5 years ago

Deactivating Carbon Formation on a Ni/Al2O3 Catalyst under Methanation Conditions

Deactivating Carbon Formation on a Ni/Al2O3 Catalyst under Methanation Conditions
Ib Chorkendorff, Sine E. Olesen, Christian Danvad Damsgaard, Klas J. Andersson
The carbon formation causing deactivation during CO methanation was studied for a Ni/Al2O3 catalyst. Sulfur-free methanation at low temperature (573 K) for various lengths of time was followed by temperature-programmed hydrogenation (TPH) providing information on carbon types involved in the deactivation of the catalyst. Three main carbon hydrogenation peaks were evident from TPHs following methanation: ∼460, ∼650, and ∼775 K. It is suggested that the ∼460 K TPH peak was composed of two peaks: a surface carbide peak at 445–460 K, and a peak due to carbon dissolved into the nickel at 485 K based on CO and CH4 adsorption measurements and XRD analysis. The 650 and 775 K temperature peaks are assigned to polymerized carbon structures and the ∼775 K peak was found to be the primary cause of deactivation as judged by a linear correlation between its amount and the degree of catalyst deactivation. The longer the duration of the methanation test, the more carbon was built up on the Ni surfaces and the highest observed amount was quantified to be as much as eight carbon atoms per Ni surface atom (8 C/Nisurf), which would roughly correspond to an average coverage of four monolayers of graphene. From H2 desorption measurements after reaction the 650 K TPH peak carbon structure is proposed to be partially hydrogenated, possibly resembling polycyclic aromatic-like carbon. The 775 K peak carbon species are likely more graphene-like. Results indicate that although carbon deposition nucleation may be initiated at the most active methanation sites, i.e., the Ni step sites, subsequent growth takes place over Ni terrace sites. A strongly inhomogeneous carbon growth distribution over the Ni nanoparticle surfaces could also account for our findings. Similar to suggestions regarding catalyst deactivation in Fischer–Tropsch synthesis, a surface CH* coupling mechanism is likely taking place, and our results suggest these polymeric hydrocarbon species become more ordered, aromatic, and eventually graphene-like over time.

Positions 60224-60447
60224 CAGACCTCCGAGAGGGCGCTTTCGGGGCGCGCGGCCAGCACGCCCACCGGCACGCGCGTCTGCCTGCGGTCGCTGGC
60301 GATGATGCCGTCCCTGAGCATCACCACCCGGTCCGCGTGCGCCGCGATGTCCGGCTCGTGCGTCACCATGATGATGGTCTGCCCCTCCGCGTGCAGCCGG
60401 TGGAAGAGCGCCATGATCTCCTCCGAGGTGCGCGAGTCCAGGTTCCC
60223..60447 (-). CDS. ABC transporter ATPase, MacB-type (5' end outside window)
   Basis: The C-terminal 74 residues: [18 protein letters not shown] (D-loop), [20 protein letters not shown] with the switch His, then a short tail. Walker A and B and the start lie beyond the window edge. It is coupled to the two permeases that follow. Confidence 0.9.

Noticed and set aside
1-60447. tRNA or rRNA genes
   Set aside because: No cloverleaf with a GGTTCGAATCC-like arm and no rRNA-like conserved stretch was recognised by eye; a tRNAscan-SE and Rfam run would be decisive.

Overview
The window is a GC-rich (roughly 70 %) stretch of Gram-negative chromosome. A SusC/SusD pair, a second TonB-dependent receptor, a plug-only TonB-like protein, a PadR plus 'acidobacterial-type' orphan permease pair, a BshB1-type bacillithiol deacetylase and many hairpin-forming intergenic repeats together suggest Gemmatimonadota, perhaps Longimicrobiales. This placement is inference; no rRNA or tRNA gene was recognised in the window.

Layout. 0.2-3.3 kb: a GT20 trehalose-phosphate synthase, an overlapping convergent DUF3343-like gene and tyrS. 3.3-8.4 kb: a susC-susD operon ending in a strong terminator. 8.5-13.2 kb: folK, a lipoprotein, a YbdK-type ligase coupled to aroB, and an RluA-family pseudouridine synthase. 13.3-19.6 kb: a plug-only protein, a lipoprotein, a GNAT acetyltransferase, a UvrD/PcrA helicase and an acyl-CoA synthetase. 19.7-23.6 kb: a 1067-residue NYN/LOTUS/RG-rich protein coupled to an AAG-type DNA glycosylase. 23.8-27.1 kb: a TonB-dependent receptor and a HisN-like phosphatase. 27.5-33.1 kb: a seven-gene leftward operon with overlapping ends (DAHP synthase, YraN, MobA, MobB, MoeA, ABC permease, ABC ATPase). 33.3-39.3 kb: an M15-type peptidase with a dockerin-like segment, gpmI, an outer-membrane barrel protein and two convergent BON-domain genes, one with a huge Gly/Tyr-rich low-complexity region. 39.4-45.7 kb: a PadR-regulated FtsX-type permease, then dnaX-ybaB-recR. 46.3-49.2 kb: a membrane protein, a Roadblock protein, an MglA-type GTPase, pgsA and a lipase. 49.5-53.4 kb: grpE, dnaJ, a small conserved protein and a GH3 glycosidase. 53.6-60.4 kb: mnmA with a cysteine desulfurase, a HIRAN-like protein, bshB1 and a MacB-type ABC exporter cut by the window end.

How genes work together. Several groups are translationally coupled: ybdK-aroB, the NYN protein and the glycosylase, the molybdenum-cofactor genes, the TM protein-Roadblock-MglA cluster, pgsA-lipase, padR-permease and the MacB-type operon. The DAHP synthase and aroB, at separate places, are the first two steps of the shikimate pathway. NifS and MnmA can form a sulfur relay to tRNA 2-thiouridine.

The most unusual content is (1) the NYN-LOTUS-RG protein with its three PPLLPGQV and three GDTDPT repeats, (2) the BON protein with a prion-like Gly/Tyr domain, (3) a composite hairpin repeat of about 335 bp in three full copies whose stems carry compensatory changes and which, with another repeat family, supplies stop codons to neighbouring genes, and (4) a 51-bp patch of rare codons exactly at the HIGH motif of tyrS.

Publisher URL: http://dx.doi.org/10.1021/acs.jpcc.7b03754

DOI: 10.1021/acs.jpcc.7b03754

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